mutation. By contrast, neither Lee et al.
(2008) nor Andrieu et al. (2006) observed
an association between breastfeeding and
breast-cancer risk in women with BRCA1
or BRCA2.
Studies suggest that the risk of ovarian
cancer is reduced by breastfeeding behaviors
as well. A review by Shoham (1994) revealed
that 6 of 11 studies found that breastfeeding
was related to reduced risk of ovarian cancer.
More recently, researchers analyzed 391
cases of epithelial ovarian cancer among
149,693 women in the NursesHealth Study
(Danforth et al., 2007). They found that for
each month of additional breastfeeding, the
risk of epithelial ovarian cancer was reduced
by 2%. Another study documented a similar
1.4% reduction in ovarian cancer risk for
every additional month of breastfeeding
(Jordan, Siskind, Green, Whiteman, &
Webb, 2010), although the reduction in
risk did not continue to accrue beyond
the rst 12 months. Breastfeeding has
been found not only to reduce the risk of
developing ovarian cancer, but also to
improve the chances of surviving in women
who do develop it. One study found that
women diagnosed with ovarian cancer lived
longer if they had ever breastfed than if they
had never breastfed (Nagle, Bain, Green, &
Webb, 2008). In this same study, there was
no relationship between duration or fre-
quency of breastfeeding and improved ovar-
ian cancer outcomes.
C17 10/25/2012 15:39:45 Page 419
Evidence continues to accumulate dem-
onstrating an association between breast-
feeding and reduced risk of ovarian and
breast cancers, diabetes, and cardiovascular
disease. Breastfeeding is a biologically com-
plex phenomenon, involving changes in hor-
mone levels that act on receptors throughout
the brain and the body. Although the links to
maternal health arenot yet fully known,these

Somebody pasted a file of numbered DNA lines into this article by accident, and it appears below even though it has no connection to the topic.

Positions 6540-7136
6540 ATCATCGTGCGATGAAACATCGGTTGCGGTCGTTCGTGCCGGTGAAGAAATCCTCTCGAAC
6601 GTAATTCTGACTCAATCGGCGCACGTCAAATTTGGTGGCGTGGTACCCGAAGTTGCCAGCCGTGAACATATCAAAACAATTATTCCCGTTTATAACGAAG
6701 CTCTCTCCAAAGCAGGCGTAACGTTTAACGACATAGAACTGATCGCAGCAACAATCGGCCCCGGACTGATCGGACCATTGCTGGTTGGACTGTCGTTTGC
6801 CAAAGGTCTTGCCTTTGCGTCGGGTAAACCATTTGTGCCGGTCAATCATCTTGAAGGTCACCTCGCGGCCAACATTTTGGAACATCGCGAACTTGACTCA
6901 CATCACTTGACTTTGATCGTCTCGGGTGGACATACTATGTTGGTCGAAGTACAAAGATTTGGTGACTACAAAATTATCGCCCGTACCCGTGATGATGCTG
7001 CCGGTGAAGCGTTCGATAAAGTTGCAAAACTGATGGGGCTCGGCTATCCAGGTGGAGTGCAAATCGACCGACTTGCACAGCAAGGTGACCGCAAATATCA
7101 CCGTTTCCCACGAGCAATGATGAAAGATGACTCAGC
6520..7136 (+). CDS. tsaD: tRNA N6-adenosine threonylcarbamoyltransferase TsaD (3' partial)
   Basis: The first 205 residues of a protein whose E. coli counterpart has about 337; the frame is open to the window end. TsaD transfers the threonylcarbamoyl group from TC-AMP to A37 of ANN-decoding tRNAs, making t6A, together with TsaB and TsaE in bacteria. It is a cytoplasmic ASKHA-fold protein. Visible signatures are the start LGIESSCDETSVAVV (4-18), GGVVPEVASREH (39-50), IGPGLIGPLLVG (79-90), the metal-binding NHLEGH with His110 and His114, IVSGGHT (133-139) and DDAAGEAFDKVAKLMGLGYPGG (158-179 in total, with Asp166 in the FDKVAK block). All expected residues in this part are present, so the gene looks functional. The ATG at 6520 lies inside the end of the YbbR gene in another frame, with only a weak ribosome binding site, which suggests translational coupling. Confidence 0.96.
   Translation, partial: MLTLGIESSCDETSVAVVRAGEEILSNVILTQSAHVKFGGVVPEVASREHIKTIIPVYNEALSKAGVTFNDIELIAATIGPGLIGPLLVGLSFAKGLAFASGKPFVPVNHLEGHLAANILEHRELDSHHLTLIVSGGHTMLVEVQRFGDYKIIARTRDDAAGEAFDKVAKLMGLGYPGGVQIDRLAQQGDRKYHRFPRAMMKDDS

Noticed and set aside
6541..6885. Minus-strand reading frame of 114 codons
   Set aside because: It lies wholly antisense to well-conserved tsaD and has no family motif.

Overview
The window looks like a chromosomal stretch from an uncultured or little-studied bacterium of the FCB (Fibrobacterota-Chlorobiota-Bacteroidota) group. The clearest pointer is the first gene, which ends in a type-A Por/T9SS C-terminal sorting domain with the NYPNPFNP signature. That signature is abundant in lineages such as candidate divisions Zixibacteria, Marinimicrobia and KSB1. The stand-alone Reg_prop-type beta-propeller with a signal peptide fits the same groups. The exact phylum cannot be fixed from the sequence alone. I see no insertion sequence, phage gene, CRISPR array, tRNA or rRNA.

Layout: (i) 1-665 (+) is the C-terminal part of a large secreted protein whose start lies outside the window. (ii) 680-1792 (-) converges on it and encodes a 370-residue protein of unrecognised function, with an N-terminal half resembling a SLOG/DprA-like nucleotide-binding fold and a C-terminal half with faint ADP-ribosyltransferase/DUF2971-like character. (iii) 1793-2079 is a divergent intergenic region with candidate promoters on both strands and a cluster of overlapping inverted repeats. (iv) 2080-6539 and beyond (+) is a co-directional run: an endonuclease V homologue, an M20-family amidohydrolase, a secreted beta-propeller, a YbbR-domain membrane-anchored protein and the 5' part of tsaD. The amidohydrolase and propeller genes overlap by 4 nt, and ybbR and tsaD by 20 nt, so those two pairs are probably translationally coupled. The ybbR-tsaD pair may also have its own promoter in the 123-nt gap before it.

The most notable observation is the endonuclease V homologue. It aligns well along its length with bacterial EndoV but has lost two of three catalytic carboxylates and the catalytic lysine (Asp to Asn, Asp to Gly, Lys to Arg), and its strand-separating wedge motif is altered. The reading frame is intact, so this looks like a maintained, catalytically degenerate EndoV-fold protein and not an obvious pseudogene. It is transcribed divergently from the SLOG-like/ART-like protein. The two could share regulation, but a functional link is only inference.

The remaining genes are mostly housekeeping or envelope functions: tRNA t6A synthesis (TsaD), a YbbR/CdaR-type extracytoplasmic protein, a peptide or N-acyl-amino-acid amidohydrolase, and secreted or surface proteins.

hormone dynamics may exert long-term
impacts on womens health. Reductions in
diseases related to metabolic syndrome
may owe, in part, to weight loss and
improved metabolic function associated
with breastfeeding. Breastfeeding also reduces
lifetime estrogen exposure, potentially
accounting for reduced risk of reproductive
cancers among women with a history breast-
feeding. Some studies nd dose-response
relationships between increased total dura-
tion of lifetime breastfeeding and better
health outcomes.
Stress Regulation
Being a new parent is as stressful as it is
rewarding. Sources of maternal stressors
range from worries about being a good
mother (Mercer, 1986) to physical stressors,
such as sleep deprivation, body changes, and
sexual dysfunction (Gjerdingen, Froberg,
Chaloner, & McGovern, 1993). New moth-
ers struggle to nd time for their baby while
trying to meet the needs of partners, other
children, and themselves (Gruis, 1977). The
vigilance required to be a good parent is also
a stressor for new mothers (Hahn-Holbrook,
Holbrook, & Haselton, 2011). Given all the
stressful demands and challenges parenthood
brings, it is perhaps unsurprising that approx-
imately one in ve women self-report depres-
sive symptoms within the rst year after birth
(Gavin et al., 2005). However, nature may
also have provided mothers with a stress-
buffer: breastfeeding (Carter & Altemus,
1997; Groer, Davis, & Hemphill, 2002).
Only recently have scientists begun to
recognize the ways that lactation alters a
mothers stress responses (Groer et al.,
2002; Lonstein, 2007; Mezzacappa, 2004).
The earliest studies done on rodents revealed
that lactating dams were remarkably resistant
to stress. Lactating rodents exposed to stress-
ors, such as electric shocks, erce predators,
or complex mazes, displayed fewer hormo-
nal and cardiovascular signs of anxiety than
their nonlactating female counterparts (see
Neumann, 2001, for a review).
Corresponding research in humans has
shown a similar association between breast-